Many Ayurvedic texts mention characteristics of illnesses that are synonymous with infectious and/or communicable ailments. For example, the Charaka Samhita contains the term ‘janapadoudhamsam‘, meaning ‘disintegration of settlements’. The Sushruta Samhita talks about fevers that cause the loss of smell, fevers brought by ‘outsiders’ and illnesses that spread when people hug each other or use others’ clothes. The texts also prescribe certain personal hygiene practices that could assist with prevention.
At the same time, revenue reports indicate the lay population isn’t concerned with the availability, or not, of evidence.
According to the WHO’s guidelines on ‘General Guidelines for Methodologies on Research and Evaluation of Traditional Medicine’, published in 2000:
“The concepts in the use of traditional medicine should be taken into account with its cultural aspect as well. … When there is no documentation of long historical use of a herbal medicine, or when doubts exist about its safety, additional toxicity studies should be performed.”
In light of this, let’s consider ‘Ayush Kwath’, which the Ministry of AYUSH has been promoting.
‘Food as medicine’
According to Dr P. Rammanohar, director of the Amrita Advanced Ayurveda Research Centre and a member of the AYUSH Ministry Task Force for COVID-19, ‘Ayush Kwath’ was never promoted as a drug against the disease.
Instead, in his telling, the ministry pushed ‘Ayush Kwath’ to address a panic among people without seeding a false sense of complacency.
Dr S. Gopakumar, head of the department of aetiology at the Government Ayurveda Medical College, Thiruvananthapuram, said that food as medicine has been a mainstay of Indian cuisine for many centuries. According to him, the underlying concept is that ingredients in the food act as immunomodulators – substances that regulate the immune system — and vitalise the body’s organs. Ayurveda captures this in the concept of sarira balam (‘body strength’).
It’s a different issue that many pharmaceutical companies have been exploiting the situation with their own versions of ‘immunity’ drugs, he added.
However, the consensus in the medical research community – Ayurvedic and otherwise – is that it’s not possible to acquire better immunity overnight. Dr Gopakumar said such strength is the product of a person’s aahara (food), vihara (regimen), achara (habits) and vikara (emotions). This holistic approach to healthcare, he suggested, is reflected in modern medicine’s study of psychoneuroimmunology.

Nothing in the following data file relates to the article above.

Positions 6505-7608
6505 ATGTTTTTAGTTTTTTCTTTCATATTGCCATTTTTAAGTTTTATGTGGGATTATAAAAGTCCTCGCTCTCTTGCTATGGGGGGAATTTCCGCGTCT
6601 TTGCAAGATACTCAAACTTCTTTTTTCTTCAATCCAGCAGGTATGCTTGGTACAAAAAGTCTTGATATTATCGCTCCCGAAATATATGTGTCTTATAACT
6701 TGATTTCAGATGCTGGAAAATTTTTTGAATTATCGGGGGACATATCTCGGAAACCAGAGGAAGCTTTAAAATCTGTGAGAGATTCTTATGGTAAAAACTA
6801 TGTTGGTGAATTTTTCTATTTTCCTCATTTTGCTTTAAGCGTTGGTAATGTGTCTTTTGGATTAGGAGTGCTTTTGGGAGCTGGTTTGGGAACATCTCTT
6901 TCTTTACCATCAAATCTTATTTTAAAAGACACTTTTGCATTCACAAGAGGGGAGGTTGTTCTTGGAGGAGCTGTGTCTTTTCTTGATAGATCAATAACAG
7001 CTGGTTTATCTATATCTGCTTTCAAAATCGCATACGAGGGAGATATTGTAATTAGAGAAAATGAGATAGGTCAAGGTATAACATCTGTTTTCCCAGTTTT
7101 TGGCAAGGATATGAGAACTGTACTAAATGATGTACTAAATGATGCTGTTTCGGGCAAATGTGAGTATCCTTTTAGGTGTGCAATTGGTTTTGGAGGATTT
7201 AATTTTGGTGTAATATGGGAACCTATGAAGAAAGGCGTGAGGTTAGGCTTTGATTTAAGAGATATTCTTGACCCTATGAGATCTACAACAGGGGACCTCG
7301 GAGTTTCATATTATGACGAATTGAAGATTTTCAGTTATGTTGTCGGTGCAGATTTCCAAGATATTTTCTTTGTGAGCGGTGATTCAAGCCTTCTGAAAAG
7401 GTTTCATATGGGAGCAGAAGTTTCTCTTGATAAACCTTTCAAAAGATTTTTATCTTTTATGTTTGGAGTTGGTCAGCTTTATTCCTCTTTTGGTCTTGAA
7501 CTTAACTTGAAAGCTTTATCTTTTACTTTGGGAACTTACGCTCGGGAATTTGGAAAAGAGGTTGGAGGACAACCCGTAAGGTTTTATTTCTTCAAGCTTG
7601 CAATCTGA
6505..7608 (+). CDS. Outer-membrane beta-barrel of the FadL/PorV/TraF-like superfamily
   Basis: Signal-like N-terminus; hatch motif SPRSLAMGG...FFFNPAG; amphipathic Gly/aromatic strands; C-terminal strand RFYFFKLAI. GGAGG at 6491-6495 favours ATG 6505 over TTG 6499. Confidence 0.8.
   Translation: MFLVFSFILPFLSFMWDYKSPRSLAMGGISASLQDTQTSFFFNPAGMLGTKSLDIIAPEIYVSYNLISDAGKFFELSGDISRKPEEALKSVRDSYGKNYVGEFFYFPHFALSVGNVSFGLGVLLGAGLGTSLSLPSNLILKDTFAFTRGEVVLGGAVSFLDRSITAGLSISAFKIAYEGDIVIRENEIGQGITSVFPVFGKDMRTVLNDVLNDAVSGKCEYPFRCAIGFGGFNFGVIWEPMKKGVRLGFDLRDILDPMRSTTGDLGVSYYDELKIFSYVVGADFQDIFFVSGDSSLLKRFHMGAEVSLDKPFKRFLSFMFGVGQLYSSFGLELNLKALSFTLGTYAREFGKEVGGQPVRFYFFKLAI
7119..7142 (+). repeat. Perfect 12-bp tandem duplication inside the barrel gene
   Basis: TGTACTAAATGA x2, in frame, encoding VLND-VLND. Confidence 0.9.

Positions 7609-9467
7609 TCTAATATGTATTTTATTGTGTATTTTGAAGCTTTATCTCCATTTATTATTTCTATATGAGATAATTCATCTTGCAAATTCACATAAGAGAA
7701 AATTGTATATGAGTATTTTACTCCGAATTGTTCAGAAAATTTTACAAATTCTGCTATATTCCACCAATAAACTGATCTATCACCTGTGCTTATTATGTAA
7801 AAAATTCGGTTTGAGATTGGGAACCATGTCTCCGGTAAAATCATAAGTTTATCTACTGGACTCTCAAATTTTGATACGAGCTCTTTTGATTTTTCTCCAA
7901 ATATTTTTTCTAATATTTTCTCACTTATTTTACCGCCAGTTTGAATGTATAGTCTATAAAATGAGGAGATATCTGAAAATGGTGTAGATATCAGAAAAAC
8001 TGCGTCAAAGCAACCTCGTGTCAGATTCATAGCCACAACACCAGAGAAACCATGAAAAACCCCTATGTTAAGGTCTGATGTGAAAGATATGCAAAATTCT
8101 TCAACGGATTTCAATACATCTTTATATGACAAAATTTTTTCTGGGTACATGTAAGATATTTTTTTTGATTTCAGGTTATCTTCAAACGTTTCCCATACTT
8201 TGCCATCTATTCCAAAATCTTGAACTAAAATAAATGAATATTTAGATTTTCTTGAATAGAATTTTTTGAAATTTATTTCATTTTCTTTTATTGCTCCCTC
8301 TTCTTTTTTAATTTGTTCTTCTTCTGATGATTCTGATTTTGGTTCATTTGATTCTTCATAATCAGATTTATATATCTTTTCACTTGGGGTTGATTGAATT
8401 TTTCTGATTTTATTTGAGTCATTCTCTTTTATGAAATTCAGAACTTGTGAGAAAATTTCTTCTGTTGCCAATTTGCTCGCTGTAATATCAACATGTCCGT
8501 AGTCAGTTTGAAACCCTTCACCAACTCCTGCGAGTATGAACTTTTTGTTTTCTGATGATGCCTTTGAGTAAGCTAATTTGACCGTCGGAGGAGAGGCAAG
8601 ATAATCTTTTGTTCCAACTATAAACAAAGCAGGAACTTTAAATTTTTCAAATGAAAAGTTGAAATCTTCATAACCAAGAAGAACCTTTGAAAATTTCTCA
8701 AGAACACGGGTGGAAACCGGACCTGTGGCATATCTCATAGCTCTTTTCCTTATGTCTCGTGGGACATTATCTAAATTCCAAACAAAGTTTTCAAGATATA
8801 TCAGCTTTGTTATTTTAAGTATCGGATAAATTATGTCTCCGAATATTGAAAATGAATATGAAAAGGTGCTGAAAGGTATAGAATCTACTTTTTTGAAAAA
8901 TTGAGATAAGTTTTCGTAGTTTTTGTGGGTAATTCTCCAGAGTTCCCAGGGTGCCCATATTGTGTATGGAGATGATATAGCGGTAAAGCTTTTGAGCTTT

Dr Sharmad Khan, a senior medical officer at one of Kerala’s 810 government Ayurveda dispensaries, added that an Ayurvedic concept called vyadhikshamatvam deals with preventive care, and here, medicines are only a part of the sarira balam picture. According to him, a person’s ‘immunity’ can be breached by a derangement of their three doshas (vata, pitta and kapha). Axiomatically, the body that deals with such derangement better is also said to be equipped better in the face of illnesses.
COVID-19 care in Kerala
In Kerala, the state government distributed a ‘COVID Care’ kit to people in quarantine. The kit contained known drugs like indukantam, sudarshanam, vilwadi gulika, shadangam and aparajitha choorna dhoopam, Dr V. Rajmohan, the coordinator of the State Ayurveda COVID-19 Response Cell (SACRC), said. Since the Ayurvedic approach is individual-specific, and if a person reported a specific condition, the kit’s constituents would be changed accordingly.
Dr Rajmohan said the state obtained consent ‘digitally’ – via whatsApp – “from the people who were open to Ayurveda before sending them the kit. The response to the kit grew gradually.”
While COVID-19 reportedly manifests predominantly in the form of respiratory issues, Ayurvedic practitioners in Kerala have focused on treating its effects on gastrointestinal and respiratory-tract systems. The practitioners also conducted some ‘immunity clinics’ in the state.
But an important problem with Ayurveda treatments thus far has been the lack of documentation about care-recipients, according to Dr Rajmohan. The SACRC has filled this gap to some extent by logging observational data of people in quarantine under a project called ‘Amrutham’. Later, its ‘Punarjani’ project followed a rehabilitation programme for those who had recovered from COVID-19.
According to Dr Rajmohan, the reports have been “encouraging” and have been submitted to the state government. They are yet to be published, however.
K.K. Shailaja, the state’s health minister, told this correspondent that Ayurveda presented a good prognosis in both the ‘Amrutham’ and ‘Punarjani’ projects, and that the government will soon be publishing the results. “It is the lack of time and not the lack of intent that is delaying the publication of the data,” she added.
This report was supported by a grant from Thakur Family Foundation. The foundation did not exercise any editorial control over the contents of this report
Shyama Rajagopal is an independent journalist in Kochi. She previously worked with The Hindu as a health correspondent for 20 years.